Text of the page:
Science & The Simpsons, Part II: What does the future of energy hold?

Editor’s note: In our last post, we left off with Radioactive Man battling The Fossil Fuel Four, an episode of The Simpsons where the show personifies all major aspects for retrieving and releasing energy. Nuclear energy (fission) is represented by Radioactive Man, and his sidekicks Solar Citizen and Wind Lad represent solar and wind power respectively. In this episode, they face their nemeses: a rough group of villains who call themselves The Fossil Fuel Four. They’re made up of King Coal, Petroleumsaurus Rex, Charcoal Briquette, and the Fracker. Through their battle, we see the struggle between sustainable resources and fossil fuels.

Will climate change continue unabated? What will happen to Radioactive Man now as he battles The Fossil Fuel Four? Will he defeat his foes — or is it too late? 

The world’s first fission nuclear reactor was built in Chicago in 1942. Touted by scientists as the energy of the future, some believed that electricity produced in this manner would be so safe, plentiful and inexpensive that companies would no longer have to monitor usage.

But things haven’t quite panned out that way.

While there was a veritable boom in the construction of nuclear plants in the 1960s and 1970s, some very high profile setbacks (such as Chernobyl, Three Mile Island and Fukushima) have cast serious doubts about safety in the mind of the public. In response to Fukushima specifically, Germany intends to shut down all of its nuclear reactors within the decade, and Italy has banned nuclear power within its borders.

It remains, however, that nuclear energy has resulted in fewer deaths per unit of energy created than all other major sources of energy. Many scientists are still holding out hope for the development of nuclear fusion technology, which would be much more stable, secure, create more energy per unit, and not produce dangerous nuclear waste. This could be an economically viable option by 2050.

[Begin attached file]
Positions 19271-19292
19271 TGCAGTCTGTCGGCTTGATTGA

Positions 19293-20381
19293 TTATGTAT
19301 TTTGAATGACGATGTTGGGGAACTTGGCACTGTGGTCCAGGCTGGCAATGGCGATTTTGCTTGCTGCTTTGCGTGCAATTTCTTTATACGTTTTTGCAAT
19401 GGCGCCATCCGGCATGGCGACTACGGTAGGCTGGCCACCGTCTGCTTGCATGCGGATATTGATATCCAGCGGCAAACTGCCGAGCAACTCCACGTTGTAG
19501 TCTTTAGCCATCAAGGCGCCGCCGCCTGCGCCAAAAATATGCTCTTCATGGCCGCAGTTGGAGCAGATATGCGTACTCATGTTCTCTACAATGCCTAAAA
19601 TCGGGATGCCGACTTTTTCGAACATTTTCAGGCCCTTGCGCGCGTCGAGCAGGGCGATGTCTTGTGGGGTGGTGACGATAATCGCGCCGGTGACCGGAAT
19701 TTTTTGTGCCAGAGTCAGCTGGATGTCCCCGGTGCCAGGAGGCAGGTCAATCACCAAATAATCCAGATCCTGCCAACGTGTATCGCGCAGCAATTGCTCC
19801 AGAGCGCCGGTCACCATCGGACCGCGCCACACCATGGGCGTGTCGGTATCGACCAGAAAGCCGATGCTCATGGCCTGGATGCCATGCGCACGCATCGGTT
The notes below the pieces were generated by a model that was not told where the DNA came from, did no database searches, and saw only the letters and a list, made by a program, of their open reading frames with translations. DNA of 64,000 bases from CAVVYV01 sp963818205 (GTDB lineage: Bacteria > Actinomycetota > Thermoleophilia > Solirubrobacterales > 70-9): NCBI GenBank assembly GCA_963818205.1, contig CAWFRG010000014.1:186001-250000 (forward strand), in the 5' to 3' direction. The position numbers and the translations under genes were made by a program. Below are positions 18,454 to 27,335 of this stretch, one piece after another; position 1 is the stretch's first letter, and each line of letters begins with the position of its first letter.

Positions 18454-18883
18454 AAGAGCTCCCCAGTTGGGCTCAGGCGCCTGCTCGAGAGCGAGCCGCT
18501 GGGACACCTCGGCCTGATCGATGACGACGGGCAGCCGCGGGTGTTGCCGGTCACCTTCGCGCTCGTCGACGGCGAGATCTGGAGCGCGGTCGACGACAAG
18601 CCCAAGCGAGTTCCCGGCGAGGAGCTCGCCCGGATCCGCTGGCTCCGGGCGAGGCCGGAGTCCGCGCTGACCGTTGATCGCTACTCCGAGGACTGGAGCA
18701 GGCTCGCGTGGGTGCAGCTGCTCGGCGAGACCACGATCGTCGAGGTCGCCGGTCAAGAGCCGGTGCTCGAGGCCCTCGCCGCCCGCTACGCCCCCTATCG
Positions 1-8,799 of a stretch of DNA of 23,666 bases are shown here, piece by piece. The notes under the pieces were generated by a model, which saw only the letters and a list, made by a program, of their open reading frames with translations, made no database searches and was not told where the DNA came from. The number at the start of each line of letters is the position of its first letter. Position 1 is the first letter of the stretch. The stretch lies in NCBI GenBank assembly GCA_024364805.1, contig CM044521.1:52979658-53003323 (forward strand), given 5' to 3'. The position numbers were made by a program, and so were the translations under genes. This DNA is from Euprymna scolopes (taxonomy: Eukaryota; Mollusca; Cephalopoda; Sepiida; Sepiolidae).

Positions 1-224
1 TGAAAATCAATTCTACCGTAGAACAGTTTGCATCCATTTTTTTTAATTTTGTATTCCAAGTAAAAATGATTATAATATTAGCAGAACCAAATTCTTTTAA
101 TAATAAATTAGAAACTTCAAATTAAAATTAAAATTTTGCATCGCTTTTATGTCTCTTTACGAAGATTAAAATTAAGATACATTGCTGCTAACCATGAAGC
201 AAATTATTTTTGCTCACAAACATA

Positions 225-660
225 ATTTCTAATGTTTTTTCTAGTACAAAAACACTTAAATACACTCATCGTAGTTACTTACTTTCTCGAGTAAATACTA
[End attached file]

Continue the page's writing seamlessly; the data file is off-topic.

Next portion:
In the meantime, proponents of nuclear energy insist that the complete lack of carbon emissions from nuclear power plants should be a huge incentive for its use and maintain that it is a sustainable, safe method for the production of energy.

Additional sustainable energy options include solar and wind power (also hydropower, but since The Simpsons omitted it I will, in this case, refrain from delving into it further). Odd as it may seem, wind and solar power both capture energy from the same source – the sun. While solar power seeks to capture energy directly from the sun’s rays, wind power capitalizes on the fact that the sun’s energy heats the earth unevenly, creating wind currents (technically, even fossil fuels release energy from the sun, since that energy supported the life of the now fossilized organisms).

In the past few decades, these two processes of capturing energy and converting energy from the sun to electricity have grown by leaps and bounds. And while it’s still a small portion of total energy creation on a global scale, it seems to be one of the most promising ways in which we can create a truly sustainable energy environment for years to come.

Solar technology is generally categorized as either passive or active, depending on the method in which the sun’s energy is captured and converted for human use. Photovoltaic panels and solar thermal collectors are examples of active solar technology, while designing spaces to naturally circulate air and the selection of materials with light dispersing abilities are examples of passive solar technology.